Ted Granger, President, United Way of Florida on Pathways to Prosperity

By: Florida Chamber Foundation

In this Florida Horizon video series, the Florida Chamber Foundation sat down with Ted Granger, President of the United Way, to discuss the latest Asset Limited, Income Constrained, Employed (A.L.I.C.E.) report that illustrates the challenges taking place among people who are employed but still struggle to pay their bills.

On the A.L.I.C.E. trends:

“What we’re seeing (since 2010) is that those living in poverty, under the Federal poverty line, are maintaining. Those who are living above the A.L.I.C.E. threshold, which is a budget  that we’ve put together based on very conservative costs – folks who can pay their bills pretty easily – are maintaining, and decreasing a little in number, and the A.L.I.C.E. number, the number of families who are struggling to pay their bills, is actually increasing a little.”

On why early learning is an important milestone:

“When we have so many children getting into the public schools, for first grade, who are not at the same level as many of their peers, they’re destined to fail. And that failure translates into dropping out of school or not graduating from high school, and not being able to participate in our economy as we hope everyone can.”

On why early learning is important to businesses:

“The Chamber has recognized that early learning is arguably, from the United Way’s perspective, the most important time period in a person’s life.  Ninety percent of the brain structure is created by the age of five.”

“Those early learning issues are huge. By the time a child is five years old, if that child has parents who didn’t graduate from high school, compared to children of college graduates, they hear 30 million fewer words and that’s very hard to overcome.”

Why creating pathways to prosperity is important to businesses:

“When we have pathways to prosperity for employees, we see employees that want to go to work, their morale is higher, they’re more productive, they miss fewer days at work. There is more buying power that plugs into the economy because more people are working, and when you tie it all together it provides all of us a much better quality of life.”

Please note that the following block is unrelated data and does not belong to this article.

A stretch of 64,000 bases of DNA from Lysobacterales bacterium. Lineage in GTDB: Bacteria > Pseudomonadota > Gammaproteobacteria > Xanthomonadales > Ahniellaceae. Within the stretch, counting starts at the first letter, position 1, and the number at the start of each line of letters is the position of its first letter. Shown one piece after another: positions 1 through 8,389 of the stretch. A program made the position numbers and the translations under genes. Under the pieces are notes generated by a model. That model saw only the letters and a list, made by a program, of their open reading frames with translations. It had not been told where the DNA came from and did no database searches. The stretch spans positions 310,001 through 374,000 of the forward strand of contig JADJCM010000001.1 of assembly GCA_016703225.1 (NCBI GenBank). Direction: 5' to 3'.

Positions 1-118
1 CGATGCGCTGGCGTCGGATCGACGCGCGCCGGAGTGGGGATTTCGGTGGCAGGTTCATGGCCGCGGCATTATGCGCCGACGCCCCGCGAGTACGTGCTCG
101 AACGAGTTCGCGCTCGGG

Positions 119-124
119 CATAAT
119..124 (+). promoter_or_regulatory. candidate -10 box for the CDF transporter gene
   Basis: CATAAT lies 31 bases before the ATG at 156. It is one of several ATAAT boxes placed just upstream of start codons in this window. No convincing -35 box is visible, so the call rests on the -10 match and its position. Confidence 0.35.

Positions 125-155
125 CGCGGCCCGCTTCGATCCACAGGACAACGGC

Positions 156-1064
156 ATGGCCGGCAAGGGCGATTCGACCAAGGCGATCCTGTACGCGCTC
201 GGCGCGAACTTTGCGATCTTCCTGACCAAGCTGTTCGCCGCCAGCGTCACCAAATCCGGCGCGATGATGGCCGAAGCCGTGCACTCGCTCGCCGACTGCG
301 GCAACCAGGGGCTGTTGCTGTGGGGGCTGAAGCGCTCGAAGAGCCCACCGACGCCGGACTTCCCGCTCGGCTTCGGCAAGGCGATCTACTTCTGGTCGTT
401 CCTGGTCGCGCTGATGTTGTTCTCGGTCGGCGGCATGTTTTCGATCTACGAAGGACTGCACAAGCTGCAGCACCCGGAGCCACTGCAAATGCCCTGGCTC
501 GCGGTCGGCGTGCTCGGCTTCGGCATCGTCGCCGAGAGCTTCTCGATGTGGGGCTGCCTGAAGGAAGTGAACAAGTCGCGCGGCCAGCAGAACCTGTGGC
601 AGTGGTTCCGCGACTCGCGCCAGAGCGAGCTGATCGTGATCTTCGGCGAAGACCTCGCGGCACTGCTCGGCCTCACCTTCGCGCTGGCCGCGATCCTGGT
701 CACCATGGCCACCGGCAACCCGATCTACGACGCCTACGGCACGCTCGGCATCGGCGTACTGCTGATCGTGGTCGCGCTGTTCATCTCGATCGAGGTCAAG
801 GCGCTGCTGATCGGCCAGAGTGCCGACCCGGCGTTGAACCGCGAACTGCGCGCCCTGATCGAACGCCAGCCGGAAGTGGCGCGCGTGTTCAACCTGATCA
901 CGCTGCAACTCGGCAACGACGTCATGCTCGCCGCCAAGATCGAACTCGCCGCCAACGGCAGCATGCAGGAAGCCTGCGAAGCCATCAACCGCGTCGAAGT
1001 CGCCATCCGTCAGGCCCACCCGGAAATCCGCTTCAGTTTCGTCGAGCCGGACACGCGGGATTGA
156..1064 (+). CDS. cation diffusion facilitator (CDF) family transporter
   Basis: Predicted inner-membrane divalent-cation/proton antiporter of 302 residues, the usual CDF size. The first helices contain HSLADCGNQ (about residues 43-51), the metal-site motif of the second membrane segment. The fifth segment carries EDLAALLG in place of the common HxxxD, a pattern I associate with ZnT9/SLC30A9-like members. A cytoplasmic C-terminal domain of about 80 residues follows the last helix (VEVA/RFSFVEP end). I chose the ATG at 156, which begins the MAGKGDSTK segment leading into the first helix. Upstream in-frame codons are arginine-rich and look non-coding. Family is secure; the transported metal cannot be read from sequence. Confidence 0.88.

On the root issues of poverity and their impact

“The factors that we look at are all interrelated – health care, child care, housing, food security – even today, having a cell phone which you almost have to have no matter what job you’re in. All of those factors interface with one another to create a cost burden on employees and all Floridians. The cumulative effect of which for A.L.I.C.E. families and hardworking people who are struggling to pay their bills, is often times they have to make a decision about whether they’re going to pay for food for their family this week or if they’re going to pay their electric bill and have heat, and those balances and those trade-offs are an ongoing issue and challenge these families have to face.”

On the May 22-23 Business Leaders’ Summit on Prosperity and Economic Development

“It’s a tremendous agenda and an extraordinary learning opportunity for the nonprofits who are there but primarily because we’re hearing from the business people who are actually making a difference and doing everything they can, like most businesses, to make their communities better.”

For information on the 2019 Business Leaders’ Summit on Prosperity & Economic Opportunity, click here.